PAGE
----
Rush and Courtney

The Trojan Defense

In July, a British man was cleared of charges that he had downloaded child pornography. How? He claimed that a trojan-horse program had been the culprit; the program had downloaded the porn without his knowledge or consent. Now, a teenager in the U.K. has successfully used this defense for a hacking crime — he claimed a trojan horse had infected his computer and used it to break into a remote corporate server. As reports:

Caffrey had been charged with breaking into the system and crippling the server that provides scheduling information for all ships entering the world’s sixth-largest port.

Although authorities traced the hack back to Caffrey’s computer, he said that someone must have remotely planted a program, called a “trojan,” onto his computer that did the hacking and that could have been programmed to self-destruct.

It’s a fascinating defense — because while it might at first blush seem scoffworthy, the fact is that computers these days are crammed full of more spyware than ever before. There are probably a half-dozen bots on your computer as we speak. They’re communicating with the outside world, sending out requests, transmitting data, doing stuff of which you have no clue.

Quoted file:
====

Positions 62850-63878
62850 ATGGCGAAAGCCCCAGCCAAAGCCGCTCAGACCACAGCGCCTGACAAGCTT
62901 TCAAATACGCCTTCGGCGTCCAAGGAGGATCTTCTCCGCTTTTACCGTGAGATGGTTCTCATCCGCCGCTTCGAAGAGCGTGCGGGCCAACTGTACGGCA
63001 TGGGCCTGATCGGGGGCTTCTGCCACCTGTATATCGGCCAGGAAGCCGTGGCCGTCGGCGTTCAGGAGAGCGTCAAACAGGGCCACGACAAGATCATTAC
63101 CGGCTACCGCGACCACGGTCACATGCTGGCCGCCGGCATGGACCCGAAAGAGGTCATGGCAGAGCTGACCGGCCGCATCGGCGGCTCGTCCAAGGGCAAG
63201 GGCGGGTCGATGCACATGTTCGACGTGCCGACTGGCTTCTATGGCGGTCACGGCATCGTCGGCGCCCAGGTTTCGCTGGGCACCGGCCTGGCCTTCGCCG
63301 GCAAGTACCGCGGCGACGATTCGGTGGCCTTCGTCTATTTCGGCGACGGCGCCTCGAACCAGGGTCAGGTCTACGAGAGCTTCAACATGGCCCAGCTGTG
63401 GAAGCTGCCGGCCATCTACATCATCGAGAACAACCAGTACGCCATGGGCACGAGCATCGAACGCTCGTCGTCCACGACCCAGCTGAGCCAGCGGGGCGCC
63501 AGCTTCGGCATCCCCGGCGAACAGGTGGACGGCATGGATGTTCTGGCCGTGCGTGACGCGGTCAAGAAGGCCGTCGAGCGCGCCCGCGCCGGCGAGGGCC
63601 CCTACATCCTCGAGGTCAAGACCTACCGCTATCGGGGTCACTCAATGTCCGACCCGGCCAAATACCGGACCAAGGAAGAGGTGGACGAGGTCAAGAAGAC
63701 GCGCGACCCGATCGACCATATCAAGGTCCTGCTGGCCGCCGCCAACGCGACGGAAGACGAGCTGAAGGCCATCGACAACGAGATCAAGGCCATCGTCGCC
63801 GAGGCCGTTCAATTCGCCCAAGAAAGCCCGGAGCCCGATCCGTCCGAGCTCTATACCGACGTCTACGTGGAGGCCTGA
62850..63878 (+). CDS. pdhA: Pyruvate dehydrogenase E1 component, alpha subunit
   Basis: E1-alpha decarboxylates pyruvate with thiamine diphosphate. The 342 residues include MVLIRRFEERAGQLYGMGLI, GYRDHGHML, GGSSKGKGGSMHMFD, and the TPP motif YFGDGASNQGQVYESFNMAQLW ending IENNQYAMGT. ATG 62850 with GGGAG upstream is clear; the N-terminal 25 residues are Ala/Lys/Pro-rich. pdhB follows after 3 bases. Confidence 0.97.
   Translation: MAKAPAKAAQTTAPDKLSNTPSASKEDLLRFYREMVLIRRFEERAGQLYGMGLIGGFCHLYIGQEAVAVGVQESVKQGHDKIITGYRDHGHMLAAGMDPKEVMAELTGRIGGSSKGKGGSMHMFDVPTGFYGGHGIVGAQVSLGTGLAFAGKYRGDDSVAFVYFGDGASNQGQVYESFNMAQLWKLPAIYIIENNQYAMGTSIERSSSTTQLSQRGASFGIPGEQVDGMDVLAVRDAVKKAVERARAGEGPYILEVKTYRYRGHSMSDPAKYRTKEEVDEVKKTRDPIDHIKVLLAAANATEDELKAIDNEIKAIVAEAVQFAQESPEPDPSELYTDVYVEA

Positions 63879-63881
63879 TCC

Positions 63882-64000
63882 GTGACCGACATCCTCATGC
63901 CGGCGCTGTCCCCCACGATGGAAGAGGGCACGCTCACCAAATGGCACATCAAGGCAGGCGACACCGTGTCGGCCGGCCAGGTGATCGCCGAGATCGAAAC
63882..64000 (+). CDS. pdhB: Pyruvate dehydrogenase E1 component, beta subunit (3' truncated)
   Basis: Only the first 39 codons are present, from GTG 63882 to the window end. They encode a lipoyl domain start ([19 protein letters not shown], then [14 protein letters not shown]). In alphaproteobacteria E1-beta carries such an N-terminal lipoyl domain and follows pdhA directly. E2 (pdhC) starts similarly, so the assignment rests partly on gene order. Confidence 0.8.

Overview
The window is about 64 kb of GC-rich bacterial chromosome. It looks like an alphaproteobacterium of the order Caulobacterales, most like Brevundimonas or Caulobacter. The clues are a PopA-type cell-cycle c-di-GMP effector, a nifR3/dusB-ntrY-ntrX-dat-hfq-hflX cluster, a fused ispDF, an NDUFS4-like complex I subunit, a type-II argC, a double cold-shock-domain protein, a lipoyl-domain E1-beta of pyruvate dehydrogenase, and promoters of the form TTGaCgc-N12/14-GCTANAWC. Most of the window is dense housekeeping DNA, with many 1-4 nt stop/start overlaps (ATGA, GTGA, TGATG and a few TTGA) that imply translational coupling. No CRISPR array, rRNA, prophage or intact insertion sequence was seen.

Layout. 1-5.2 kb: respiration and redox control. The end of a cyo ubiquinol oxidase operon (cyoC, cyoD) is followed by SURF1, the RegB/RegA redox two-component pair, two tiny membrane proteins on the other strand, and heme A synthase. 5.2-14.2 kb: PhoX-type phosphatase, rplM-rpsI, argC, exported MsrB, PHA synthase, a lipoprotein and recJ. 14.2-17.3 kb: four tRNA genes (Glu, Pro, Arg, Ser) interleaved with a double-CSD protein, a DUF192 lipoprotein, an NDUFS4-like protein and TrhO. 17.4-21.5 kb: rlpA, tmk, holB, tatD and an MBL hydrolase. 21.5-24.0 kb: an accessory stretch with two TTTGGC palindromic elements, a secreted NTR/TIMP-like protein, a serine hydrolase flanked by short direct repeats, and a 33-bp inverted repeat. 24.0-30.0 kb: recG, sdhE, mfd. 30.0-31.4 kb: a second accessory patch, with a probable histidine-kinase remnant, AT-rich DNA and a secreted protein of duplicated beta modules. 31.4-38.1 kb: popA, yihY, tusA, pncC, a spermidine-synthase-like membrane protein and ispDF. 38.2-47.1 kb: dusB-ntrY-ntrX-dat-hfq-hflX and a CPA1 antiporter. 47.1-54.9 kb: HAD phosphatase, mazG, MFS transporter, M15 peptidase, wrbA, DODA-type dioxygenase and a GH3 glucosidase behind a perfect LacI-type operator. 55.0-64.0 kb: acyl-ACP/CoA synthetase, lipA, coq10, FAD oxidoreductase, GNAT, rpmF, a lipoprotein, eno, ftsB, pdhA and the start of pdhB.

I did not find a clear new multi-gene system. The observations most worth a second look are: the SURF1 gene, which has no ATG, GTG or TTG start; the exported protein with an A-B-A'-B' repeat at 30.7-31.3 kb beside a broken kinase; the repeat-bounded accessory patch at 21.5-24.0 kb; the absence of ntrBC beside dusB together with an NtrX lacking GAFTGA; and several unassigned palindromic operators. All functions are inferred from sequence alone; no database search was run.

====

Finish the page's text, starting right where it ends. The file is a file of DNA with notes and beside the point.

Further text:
This is yet another aspect today’s Turing world. We spend our days trying to screen out spam, or to pass spambot-screens so that we can use services like Yahoo mail or Ebay. In effect, we’re constantly attempting to verify who’s actually human, while also trying to prove our own humanness. The flip-side is also true: In a trojan-horse defense, you have to prove that the bot did it — that when your computer sent out that HTTP request to load a page from a sketchy child-porn site, that it wasn’t really you. There were no human hands on the keyboard.

I predict this area is going to become indescribably weirder in the years to come.

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I'm Clive Thompson, the author of Smarter Than You Think: How Technology is Changing Our Minds for the Better (Penguin Press). You can order the book now at Amazon, Barnes and Noble, Powells, Indiebound, or through your local bookstore! I'm also a contributing writer for the New York Times Magazine and a columnist for Wired magazine. Email is here or ping me via the antiquated form of AOL IM (pomeranian99).

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